I was totally embarrassed by those of you who came up to me and said you read this little thing - thank you all for your kind words. I'm always amazed and humbled that people read this as life's surely far too short to spend time reading my ramblings :)
Fantastic article in Time magazine this week on Al Gore. As part of this, there was an excerpt from his new book The Assault on Reason where he talks about how the political landscape has been changed by media. I'm going to try and pick up a copy at the airport because it sounds a provocative read, and an interesting point on view on how the web, as a platform, will help break us out of the image led, receive-mode world of TV and back to participation in debate and conversation where the truth, and the strongest ideas, will out. Here are a few quick excerpts:
"American democracy is now in danger—not from any one set of ideas, but
from unprecedented changes in the environment within which ideas either
live and spread, or wither and die. I do not mean the physical
environment; I mean what is called the public sphere, or the
marketplace of ideas....
Our Founders' faith in the viability of representative democracy rested
on their trust in the wisdom of a well-informed citizenry, their
ingenious design for checks and balances, and their belief that the
rule of reason is the natural sovereign of a free people. The Founders
took great care to protect the openness of the marketplace of ideas so
that knowledge could flow freely. Thus they not only protected freedom
of assembly, they made a special point—in the First Amendment—of
protecting the freedom of the printing press. And yet today, almost 45
years have passed since the majority of Americans received their news
and information from the printed word. Newspapers are hemorrhaging
readers. Reading itself is in decline. The Republic of Letters has been
invaded and occupied by the empire of television.
Radio, the Internet, movies, cell phones, iPods, computers,
instant messaging, video games and personal digital assistants all now
vie for our attention—but it is television that still dominates the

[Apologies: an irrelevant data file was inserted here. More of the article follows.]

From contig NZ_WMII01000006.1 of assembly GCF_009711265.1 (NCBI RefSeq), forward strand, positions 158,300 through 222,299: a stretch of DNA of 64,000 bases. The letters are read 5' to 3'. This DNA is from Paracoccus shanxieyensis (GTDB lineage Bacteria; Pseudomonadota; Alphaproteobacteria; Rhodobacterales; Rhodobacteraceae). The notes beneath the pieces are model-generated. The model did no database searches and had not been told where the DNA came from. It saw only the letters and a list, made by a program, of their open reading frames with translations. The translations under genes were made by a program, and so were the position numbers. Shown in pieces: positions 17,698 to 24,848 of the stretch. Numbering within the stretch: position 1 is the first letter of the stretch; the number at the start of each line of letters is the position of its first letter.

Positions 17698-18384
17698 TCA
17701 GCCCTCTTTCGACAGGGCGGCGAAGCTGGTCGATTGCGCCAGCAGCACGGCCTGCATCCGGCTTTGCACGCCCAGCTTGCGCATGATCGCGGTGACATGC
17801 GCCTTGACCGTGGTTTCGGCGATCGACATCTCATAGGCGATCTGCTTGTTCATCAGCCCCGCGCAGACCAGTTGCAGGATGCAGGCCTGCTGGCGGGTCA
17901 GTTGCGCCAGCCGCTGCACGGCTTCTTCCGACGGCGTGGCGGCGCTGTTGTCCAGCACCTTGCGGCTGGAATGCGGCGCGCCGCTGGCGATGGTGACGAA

flow of information. According to an authoritative global study,
Americans now watch television an average of 4 hours and 35 minutes every day—90
minutes more than the world average. When you assume eight hours of
work a day, six to eight hours of sleep and a couple of hours to bathe,
dress, eat and commute, that is almost three-quarters of all the
discretionary time the average American has.
In the world of television, the massive flows of information
are largely in only one direction, which makes it virtually impossible
for individuals to take part in what passes for a national
conversation. Individuals receive, but they cannot send. They hear, but
they do not speak. The "well-informed citizenry" is in danger of
becoming the "well-amused audience." Moreover, the high capital
investment required for the ownership and operation of a television
station and the centralized nature of broadcast, cable and satellite
networks have led to the increasing concentration of ownership by an
ever smaller number of larger corporations that now effectively control
the majority of television programming in America.
In practice, what television's dominance has come to mean is
that the inherent value of political propositions put forward by
candidates is now largely irrelevant compared with the image-based ad
campaigns they use to shape the perceptions of voters. The high cost of
these commercials has radically increased the role of money in
politics—and the influence of those who contribute it. That is why
campaign finance reform, however well drafted, often misses the main
point: so long as the dominant means of engaging in political dialogue
is through purchasing expensive television advertising, money will
continue in one way or another to dominate American politics. And as a
result, ideas will continue to play a diminished role. That is also why
the House and Senate campaign committees in both parties now search for
candidates who are multimillionaires and can buy the ads with their own
So the remedy for what ails our democracy is not simply better
education (as important as that is) or civic education (as important as
that can be), but the re-establishment of a genuine democratic
discourse in which individuals can participate in a meaningful way—a
conversation of democracy in which meritorious ideas and opinions from
individuals do, in fact, evoke a meaningful response.
Fortunately, the Internet has the potential to revitalize the
role played by the people in our constitutional framework. It has
extremely low entry barriers for individuals. It is the most
interactive medium in history and the one with the greatest potential
for connecting individuals to one another and to a universe of
knowledge. It's a platform for pursuing
the truth, and the decentralized creation and distribution of ideas, in
the same way that markets are a decentralized mechanism for the
creation and distribution of goods and services. It's a platform, in
other words, for reason."